Under the shadow of COVID-19, Victoria’s latest fire season slipped by almost unnoticed.
After the terrible destruction of the 2019-20 season, it was a welcome relief for Alen Slijepcevic, the CFA deputy chief officer.
The 2020-21 fire season turned out to be moderate, as predicted, with La Ninja bringing wetter than normal conditions.
Fires seldom lasted more than a day and there was plenty of rain.
One of those fires in mid-December last year threatened the communities of Mount Cottrell and Truganina, burning sheds and old cars, but it was quickly brought under control.
There were 1,677 fires between October and March and 9,100 hectares of land was burnt.
The average number of hectares burnt over the past 10 years was about 250,000.
“So [it was] a really good season from that perspective,” Mr Slijepcevic said.
“The largest fire this season was around 200 hectares in comparison to hundreds of thousands of hectares for individual fires in 2019-20.”
Compare that to early 2020: there were 3,067 fires and more than 1.5 million hectares of land was burnt.
Fires around ten communities including Omeo and Swifts Creek threatened communities for weeks.
Images from Mallacoota of people huddled at the wharf under an eerie red sky waiting to be rescued illustrated the extent of the catastrophe.
No question climate change is having an impact
This year there was just enough rain to “keep a lid on” the fire season, Mr Slijepcevic said.
But thanks to climate change, this year’s ‘good’ fire season is likely to be the exception to the rule.
Mr Slijepcevic said there was no doubt the increased frequency and severity of bad fire seasons was linked to climate change.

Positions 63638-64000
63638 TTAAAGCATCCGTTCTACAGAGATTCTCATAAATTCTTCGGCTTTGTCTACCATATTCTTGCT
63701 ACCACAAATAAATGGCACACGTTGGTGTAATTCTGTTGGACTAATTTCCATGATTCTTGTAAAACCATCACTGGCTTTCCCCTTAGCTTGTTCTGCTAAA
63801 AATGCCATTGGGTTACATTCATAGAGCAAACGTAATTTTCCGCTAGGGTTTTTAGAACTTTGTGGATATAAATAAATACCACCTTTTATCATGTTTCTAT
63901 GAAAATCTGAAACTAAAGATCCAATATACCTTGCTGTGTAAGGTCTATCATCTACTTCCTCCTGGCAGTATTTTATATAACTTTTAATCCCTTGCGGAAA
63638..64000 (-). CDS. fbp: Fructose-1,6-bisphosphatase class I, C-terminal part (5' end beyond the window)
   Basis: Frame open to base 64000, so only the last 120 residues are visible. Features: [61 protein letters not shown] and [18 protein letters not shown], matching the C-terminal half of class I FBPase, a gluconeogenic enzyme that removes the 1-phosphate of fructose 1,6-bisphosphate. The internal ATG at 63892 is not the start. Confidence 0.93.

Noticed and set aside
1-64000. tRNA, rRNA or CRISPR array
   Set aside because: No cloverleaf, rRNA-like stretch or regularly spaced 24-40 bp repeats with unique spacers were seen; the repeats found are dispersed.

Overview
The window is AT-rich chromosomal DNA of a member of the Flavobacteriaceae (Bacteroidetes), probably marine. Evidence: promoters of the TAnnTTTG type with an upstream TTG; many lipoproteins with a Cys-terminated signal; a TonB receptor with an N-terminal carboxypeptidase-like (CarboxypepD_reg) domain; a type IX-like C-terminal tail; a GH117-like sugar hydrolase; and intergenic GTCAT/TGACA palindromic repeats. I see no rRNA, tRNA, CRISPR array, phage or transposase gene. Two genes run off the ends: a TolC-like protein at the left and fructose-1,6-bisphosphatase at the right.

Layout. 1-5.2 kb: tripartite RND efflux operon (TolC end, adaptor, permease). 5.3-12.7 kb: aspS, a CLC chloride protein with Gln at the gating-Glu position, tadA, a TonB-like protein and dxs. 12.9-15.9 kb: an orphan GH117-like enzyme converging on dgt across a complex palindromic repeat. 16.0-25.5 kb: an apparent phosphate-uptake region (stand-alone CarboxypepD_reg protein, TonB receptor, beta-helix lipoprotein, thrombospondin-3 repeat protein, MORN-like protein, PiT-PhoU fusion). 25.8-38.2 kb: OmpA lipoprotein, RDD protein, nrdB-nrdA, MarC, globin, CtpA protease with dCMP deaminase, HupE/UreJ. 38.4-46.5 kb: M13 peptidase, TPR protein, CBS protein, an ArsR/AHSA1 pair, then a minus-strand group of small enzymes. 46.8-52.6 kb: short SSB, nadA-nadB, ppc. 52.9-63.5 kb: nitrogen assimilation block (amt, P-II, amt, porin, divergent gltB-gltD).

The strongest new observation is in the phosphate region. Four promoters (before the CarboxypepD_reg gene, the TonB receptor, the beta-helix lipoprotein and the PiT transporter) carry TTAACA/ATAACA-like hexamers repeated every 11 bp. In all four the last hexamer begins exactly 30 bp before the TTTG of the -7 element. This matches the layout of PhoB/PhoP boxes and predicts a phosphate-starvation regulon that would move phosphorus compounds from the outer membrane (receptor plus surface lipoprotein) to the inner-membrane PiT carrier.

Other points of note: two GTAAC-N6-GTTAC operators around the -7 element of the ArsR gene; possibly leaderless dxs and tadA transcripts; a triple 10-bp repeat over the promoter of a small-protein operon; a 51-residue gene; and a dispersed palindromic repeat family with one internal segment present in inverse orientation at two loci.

Consider the statistics: before 2004, there were two recorded fires that burnt 1 million hectares of land.
In the past seven years, there have been three of those seasons.
Dealing with fires and COVID would’ve been ‘difficult’
Then consider the implications of a bad fire season coupled with COVID-19.
“If we had a busy fire season in which we had to keep people away from each other, that would be a difficult season to manage,” Mr Slijepcevic told the ABC.
“Our colleagues in the US managed … they had different strategies, keeping people in small teams so it doesn’t go through large teams.
“It is manageable but it would’ve been very difficult.”
For example, moving resources around the state, or even interstate as they did with the NSW fires, would have been very difficult.
Mr Slijepcevic said any downtime this season was spent in preparation for the next one.
All of the fire agency’s procedures were reviewed to work out what would need to change in the event of a COVID outbreak during a fire.
The CFA and Forest Fire Management Victoria have also doubled the number of hectares of planned burns.
There have been 380 burns so far this year totalling 110,000 hectares.
Asked what the forecast is for the next season, Mr Slijepcevic said it was about three months too early to know for sure.
One thing is certain: while it may seem like it was a wet summer it really wasn’t.
“People in Melbourne would probably think this was a really wet year but even in Melbourne it was just an average year,” he said.
“Yes we received more rainfall than previous years but it would still only be an average year for Victoria.
“Conditions are returning to what we’ve been seeing for the last 50 years. There is quite a significant decline in the rainfall, in late autumn and winter, of about 15 per cent less.”
He said the fuels were 35 per cent drier than they were 30 years ago.
So his prediction for the fire season ahead?
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